Excerpt from Fiasco by Thomas E. Ricks, plus links to reviews, author biography & more

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Fiasco

The American Military Adventure in Iraq

by Thomas E. Ricks

Fiasco by Thomas E. Ricks X
Fiasco by Thomas E. Ricks
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  • First Published:
    Jul 2006, 496 pages
    Paperback:
    Jul 2007, 512 pages

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The seeds of the second president Bush’s decision to invade were planted by the unfinished nature of the 1991 war, in which the U.S. military expelled Iraq from Kuwait but ended the fighting prematurely and sloppily, without due consideration by the first president Bush and his advisers of what end state they wished to achieve. In February 1991, President Bush gave speeches that encouraged Iraqis “to take matters into their own hands and force Saddam Hussein the dictator to step aside.” U.S. Air Force aircraft dropped leaflets on fielded Iraqi units urging them to rebel. On March 1, Iraqi army units in Basra began to do just that.

But when the Shiites of cities in the south rose up, U.S. forces stood by, their guns silent. It was Saddam Hussein who continued to fight. He didn’t feel defeated, and in a sense, really wasn’t. Rather, in the face of the U.S. counterattack into Kuwait, Saddam simply had withdrawn from that front to launch fierce internal offensives against the Shiites in the south of Iraq in early March and then, a few weeks later, against the Kurds in the north when they also rose up. An estimated twenty thousand Shiites died in the aborted uprising. Tens of thousands of Kurds fled their homes and crossed into the mountains of Turkey, where they began to die of exposure.

The U.S. government made three key mistakes in handling the end of the 1991 war. It encouraged the Shiites and Kurds to rebel, but didn’t support them. Gen. H.Norman Schwarzkopf, in the euphoria of the war’s end, approved an exception to the no-fly rule to permit Iraqi helicopter flights—and Iraqi military helicopters were promptly used to shoot up the streets of the southern cities. Army Capt. Brian McNerney commanded an artillery battery during the 1991 war.“When the Iraqi helicopters started coming out, firing on the Iraqis, that’s when we knew it was bullshit,” he recalled fifteen years later, when he was serving as a lieutenant colonel in Balad, Iraq. “It was very painful. I was thinking, ‘Something is really wrong.’We were sitting in a swamp and it began to feel lousy.”

Second, the U.S. government assumed that Saddam’s regime was so damaged that his fall was inevitable. “We were disappointed that Saddam’s defeat did not break his hold on power, as . . . we had come to expect,” the first president Bush and his national security adviser, Brent Scowcroft,wrote in their 1998 joint memoir, A World Transformed.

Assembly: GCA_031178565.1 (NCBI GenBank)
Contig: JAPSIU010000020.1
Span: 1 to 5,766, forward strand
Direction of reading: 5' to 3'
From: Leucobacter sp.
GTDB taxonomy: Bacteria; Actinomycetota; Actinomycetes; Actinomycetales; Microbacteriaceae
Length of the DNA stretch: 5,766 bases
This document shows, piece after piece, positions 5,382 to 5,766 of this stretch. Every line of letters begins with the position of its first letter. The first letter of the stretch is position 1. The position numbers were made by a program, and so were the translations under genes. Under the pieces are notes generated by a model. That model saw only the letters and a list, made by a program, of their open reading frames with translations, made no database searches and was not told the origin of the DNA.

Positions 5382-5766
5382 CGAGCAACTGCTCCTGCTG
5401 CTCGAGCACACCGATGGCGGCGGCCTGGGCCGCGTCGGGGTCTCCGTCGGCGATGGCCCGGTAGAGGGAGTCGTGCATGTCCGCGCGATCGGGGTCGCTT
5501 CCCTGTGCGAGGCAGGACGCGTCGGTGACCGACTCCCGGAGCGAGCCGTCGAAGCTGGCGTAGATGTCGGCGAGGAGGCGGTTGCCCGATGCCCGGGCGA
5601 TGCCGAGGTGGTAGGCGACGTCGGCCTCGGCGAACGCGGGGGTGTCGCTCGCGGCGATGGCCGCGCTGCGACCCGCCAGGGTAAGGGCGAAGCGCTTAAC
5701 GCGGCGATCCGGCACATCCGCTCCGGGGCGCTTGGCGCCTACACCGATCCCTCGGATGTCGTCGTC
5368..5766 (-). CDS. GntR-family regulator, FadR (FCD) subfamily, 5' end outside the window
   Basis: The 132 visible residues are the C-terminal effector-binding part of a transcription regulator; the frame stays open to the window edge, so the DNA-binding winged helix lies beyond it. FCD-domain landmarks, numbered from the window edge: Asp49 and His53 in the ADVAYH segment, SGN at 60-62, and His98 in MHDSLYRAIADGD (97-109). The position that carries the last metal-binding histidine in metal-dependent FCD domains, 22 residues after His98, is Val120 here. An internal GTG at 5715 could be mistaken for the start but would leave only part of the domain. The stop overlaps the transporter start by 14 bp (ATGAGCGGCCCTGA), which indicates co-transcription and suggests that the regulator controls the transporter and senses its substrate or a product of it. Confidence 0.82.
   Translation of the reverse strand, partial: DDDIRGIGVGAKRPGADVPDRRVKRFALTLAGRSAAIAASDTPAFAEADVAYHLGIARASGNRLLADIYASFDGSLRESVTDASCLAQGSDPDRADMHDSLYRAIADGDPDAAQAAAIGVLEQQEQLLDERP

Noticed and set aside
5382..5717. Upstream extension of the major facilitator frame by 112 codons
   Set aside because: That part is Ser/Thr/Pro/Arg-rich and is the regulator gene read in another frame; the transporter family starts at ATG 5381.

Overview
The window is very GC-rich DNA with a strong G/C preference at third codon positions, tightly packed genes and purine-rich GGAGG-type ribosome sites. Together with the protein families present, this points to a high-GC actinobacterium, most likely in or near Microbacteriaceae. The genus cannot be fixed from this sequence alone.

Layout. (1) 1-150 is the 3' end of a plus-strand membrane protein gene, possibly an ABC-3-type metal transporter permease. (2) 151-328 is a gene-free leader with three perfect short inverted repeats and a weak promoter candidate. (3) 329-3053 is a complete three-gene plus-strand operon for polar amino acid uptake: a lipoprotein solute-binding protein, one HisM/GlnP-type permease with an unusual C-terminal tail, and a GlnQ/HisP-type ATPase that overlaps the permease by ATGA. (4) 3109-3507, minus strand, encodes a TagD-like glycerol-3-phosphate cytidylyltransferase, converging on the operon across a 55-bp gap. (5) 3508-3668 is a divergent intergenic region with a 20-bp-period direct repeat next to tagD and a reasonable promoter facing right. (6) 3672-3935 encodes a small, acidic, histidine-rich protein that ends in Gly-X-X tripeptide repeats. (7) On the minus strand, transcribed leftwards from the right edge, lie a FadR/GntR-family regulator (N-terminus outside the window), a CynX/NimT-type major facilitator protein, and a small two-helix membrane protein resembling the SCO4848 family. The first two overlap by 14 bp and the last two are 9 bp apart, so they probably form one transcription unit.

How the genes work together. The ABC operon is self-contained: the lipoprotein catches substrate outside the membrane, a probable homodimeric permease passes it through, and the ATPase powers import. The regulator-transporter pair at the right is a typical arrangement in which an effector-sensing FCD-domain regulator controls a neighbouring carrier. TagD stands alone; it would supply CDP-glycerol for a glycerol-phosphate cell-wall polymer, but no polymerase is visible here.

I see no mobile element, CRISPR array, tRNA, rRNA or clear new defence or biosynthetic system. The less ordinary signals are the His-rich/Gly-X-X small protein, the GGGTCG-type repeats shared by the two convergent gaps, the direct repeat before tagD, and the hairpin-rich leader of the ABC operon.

Third, the U.S. military didn’t undercut the core of Saddam Hussein’s power. Much of his army, especially elite Republican Guard units, were allowed to leave Kuwait relatively untouched. Army Col. Douglas Macgregor, who fought in one of the 1991 conflict’s crucial battles, later called the outcome a “hollow” victory. “Despite the overwhelming force President George H.W. Bush provided, Desert Storm’s most important objective, the destruction of the Republican Guard corps, was not accomplished,” he wrote years later. “Instead, perhaps as many as 80,000 Iraqi Republican Guards, along with hundreds of tanks, armored fighting vehicles, and armed helicopters escaped to mercilessly crush uprisings across Iraq with a ruthlessness not seen since Stalin.”

Having incited a rebellion against Saddam Hussein, the U.S. government stood by while the rebels were slaughtered. This failure would haunt the U.S. occupation twelve years later, when U.S. commanders were met not with cordial welcomes in the south but with cold distrust. In retrospect, Macgregor concluded, the 1991 war amounted to a “strategic defeat” for the United States.

Wolfowitz objects

The most senior official in the first Bush administration urging that more be done in the spring of 1991 to help the rebellious Shiites was Paul Wolfowitz, then the under secretary of defense for policy. Defense Secretary Dick Cheney, Joint Chiefs chairman Colin Powell, and National Security Adviser Brent Scowcroft disagreed—and so thousands of Shiites were killed as U.S. troops sat not many miles away. This is one reason that many neoconservatives would later view Powell not as the moral paragon many Americans do but rather as someone willing to sit on his hands as Iraqis (and later, Bosnians) were killed on his watch.

Excerpted from Fiasco: The American Military Adventure in Iraq, (c) 2006 by Thomas E. Ricks. Reproduced with permission of the publisher, Penguin Press. All rights reserved.

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